The real objective of the referendum, which local representatives were able neither to explain clearly nor to debate, was to transform individuals into the focus of their social group and the territory they occupy and so enable them to shrug off their role as passive witness of unilateral decisions handed down from the state, all this with a view to laying the foundations of authentic democracy, both participative and proximate. Corsican society, disgracefully uninformed and faced with a choice between the status quo and empowerment, lacked the instruments required to select a suitable course of action and so co-operate actively in the implementation of the structural changes which were to condition its future. In their heart of hearts, people are, however, conscious of the need for action. Where past attitudes were characterised by coolness, if not downright obstructiveness, it should be recognised that they have for now shifted away from historic collective behaviour based on dispute, defensive demands or simple adaptation to new requirements.
Today there are reasons to doubt their capacity, as there are also reasons to doubt their determination to assume fully the prerogatives of a people, to free themselves from paternalistic structures and support a collective project whose foundations are clearly to be understood in terms of sovereignty and autonomy. It is for this reason that the failure of the referendum constitutes for Corsicans a decisive confrontation with contradictions that will have to be overcome if they wish to survive. The rot goes much deeper than is apparent, and it will be difficult to deal with all the sensitive issues at once because they are not at all clear. Whatever the extent of their willingness, many of the island’s inhabitants have doubts and, as usual, suffer from mixed emotions, finding themselves caught between what is necessary and fears for their existence as a distinct entity.At the present time, the community, which is in decline and entirely dependent, is allowing its defects to sprout, despite the constant references to the myth of the Corsican nation or the sensationalist media coverage of the island’s problems.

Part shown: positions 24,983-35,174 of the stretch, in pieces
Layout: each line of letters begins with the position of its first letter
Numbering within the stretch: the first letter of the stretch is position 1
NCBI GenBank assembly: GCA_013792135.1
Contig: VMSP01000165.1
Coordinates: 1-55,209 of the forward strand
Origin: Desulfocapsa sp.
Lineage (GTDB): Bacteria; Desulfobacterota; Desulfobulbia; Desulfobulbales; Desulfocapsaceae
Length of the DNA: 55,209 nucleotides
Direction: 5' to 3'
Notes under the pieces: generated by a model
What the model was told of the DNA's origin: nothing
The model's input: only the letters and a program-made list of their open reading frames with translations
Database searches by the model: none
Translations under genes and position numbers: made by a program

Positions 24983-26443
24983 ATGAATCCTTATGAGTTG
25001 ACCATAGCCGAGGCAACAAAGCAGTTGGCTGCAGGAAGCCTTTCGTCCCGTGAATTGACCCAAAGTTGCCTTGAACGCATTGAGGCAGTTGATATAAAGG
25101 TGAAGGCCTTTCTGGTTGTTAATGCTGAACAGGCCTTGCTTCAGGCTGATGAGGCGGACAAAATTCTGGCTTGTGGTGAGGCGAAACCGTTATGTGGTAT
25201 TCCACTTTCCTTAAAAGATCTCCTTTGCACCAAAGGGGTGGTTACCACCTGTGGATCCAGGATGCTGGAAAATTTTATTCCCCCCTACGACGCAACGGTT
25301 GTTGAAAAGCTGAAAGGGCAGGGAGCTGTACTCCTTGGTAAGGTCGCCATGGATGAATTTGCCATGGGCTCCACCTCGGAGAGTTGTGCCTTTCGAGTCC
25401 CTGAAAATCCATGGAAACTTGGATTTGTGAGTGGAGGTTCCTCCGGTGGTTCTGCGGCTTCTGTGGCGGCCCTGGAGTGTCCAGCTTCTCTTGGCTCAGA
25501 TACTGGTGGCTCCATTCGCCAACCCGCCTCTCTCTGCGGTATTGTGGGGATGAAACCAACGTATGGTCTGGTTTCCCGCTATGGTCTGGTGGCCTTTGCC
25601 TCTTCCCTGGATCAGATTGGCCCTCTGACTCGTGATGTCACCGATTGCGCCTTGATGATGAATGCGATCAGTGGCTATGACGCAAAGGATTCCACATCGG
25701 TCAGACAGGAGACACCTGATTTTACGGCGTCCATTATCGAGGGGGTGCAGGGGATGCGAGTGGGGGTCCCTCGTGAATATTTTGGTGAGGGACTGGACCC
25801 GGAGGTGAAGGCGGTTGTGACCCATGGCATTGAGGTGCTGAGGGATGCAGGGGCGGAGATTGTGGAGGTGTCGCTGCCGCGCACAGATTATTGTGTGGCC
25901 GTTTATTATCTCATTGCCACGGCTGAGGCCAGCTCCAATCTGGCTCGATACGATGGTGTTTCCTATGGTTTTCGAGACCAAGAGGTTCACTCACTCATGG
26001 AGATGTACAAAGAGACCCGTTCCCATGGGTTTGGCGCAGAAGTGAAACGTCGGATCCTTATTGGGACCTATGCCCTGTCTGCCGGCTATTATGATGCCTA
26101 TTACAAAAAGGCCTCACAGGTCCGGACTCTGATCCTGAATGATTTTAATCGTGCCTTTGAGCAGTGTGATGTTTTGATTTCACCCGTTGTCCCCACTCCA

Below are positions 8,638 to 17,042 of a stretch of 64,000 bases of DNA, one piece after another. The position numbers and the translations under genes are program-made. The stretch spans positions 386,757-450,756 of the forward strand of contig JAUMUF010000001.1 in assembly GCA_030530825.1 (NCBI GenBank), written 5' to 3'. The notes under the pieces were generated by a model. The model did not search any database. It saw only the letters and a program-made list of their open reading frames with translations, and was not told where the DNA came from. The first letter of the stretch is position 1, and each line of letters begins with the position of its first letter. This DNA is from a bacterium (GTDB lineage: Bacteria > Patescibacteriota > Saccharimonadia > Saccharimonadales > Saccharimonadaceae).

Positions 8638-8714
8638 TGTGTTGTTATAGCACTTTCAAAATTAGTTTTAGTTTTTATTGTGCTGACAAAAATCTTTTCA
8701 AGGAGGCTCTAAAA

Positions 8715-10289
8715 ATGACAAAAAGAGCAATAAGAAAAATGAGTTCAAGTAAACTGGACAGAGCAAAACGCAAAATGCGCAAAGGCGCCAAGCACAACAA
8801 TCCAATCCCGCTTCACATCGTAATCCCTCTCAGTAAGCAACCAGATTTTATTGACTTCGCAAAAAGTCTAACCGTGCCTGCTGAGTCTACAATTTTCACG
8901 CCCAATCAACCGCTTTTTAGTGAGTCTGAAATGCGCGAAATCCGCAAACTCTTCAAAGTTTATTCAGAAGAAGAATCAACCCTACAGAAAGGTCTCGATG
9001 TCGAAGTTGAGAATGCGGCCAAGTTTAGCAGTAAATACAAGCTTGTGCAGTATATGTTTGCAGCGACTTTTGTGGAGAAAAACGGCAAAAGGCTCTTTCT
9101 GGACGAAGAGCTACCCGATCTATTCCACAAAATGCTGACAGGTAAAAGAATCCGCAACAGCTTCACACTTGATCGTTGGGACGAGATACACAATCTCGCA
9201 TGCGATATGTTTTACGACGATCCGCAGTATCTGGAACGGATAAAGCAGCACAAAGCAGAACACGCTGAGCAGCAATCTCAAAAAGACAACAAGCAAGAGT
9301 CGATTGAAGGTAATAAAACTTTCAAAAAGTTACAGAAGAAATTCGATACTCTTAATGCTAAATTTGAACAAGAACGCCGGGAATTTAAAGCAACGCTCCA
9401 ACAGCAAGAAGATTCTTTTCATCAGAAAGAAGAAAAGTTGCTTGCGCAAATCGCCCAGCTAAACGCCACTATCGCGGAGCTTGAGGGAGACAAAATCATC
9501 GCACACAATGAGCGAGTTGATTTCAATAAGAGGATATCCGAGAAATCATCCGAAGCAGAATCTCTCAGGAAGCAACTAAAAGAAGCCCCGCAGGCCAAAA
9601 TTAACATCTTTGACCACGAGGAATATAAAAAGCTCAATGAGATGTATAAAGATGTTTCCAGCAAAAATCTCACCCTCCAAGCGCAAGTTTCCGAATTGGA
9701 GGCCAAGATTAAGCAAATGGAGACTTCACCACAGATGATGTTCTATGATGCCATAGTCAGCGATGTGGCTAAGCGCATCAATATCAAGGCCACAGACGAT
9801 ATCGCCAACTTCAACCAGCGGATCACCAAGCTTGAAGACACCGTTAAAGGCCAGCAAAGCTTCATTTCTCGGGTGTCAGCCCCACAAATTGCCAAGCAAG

The Historical Context
The present situation is influenced by and has deep roots in the economic, political and cultural fabric of the preceding centuries, which we should recall briefly. Although the island was annexed in 1769, several decades passed before France initiated its brutal military conquest of the new territory. Its ‘scorched earth policy’ was accompanied by the definitive suppression of existing economic and cultural institutions as well as centres of knowledge such as Corsica’s university, which remained closed for more than two centuries, a period known as “the imposition of order”. Likewise, through the diversion of investments to North African countries in the 19th century, the motherland deprived this small island of the infrastructure and financial means vital for evolution and expansion in the industrial age. Moreover, from 1875 the Third Republic initiated an intensive policy of cultural assimilation, prohibiting history education and the oral use of the vernacular, and appointing continental Frenchmen to army and civil service positions.
The terrible misery on the island, denounced by the local press, provided the standard bearers of the welfare state with their strongest arguments and most faithful servants. By necessity officials and managers in service of the nation, by obligation soldiers or brawlers, the Corsicans fell into the snares of the colonial prism. For more than two centuries they obeyed cultural rules that were not theirs, developing a second nature which today heavily influences collective behaviour, making them unwilling, unambitious, half-hearted workers. The balance of these cultural mutations is all the more painful because the changes are contrary to the population’s interests and deep-seated feelings, breaking the invisible bonds that united them with other peoples of the Mediterranean basin.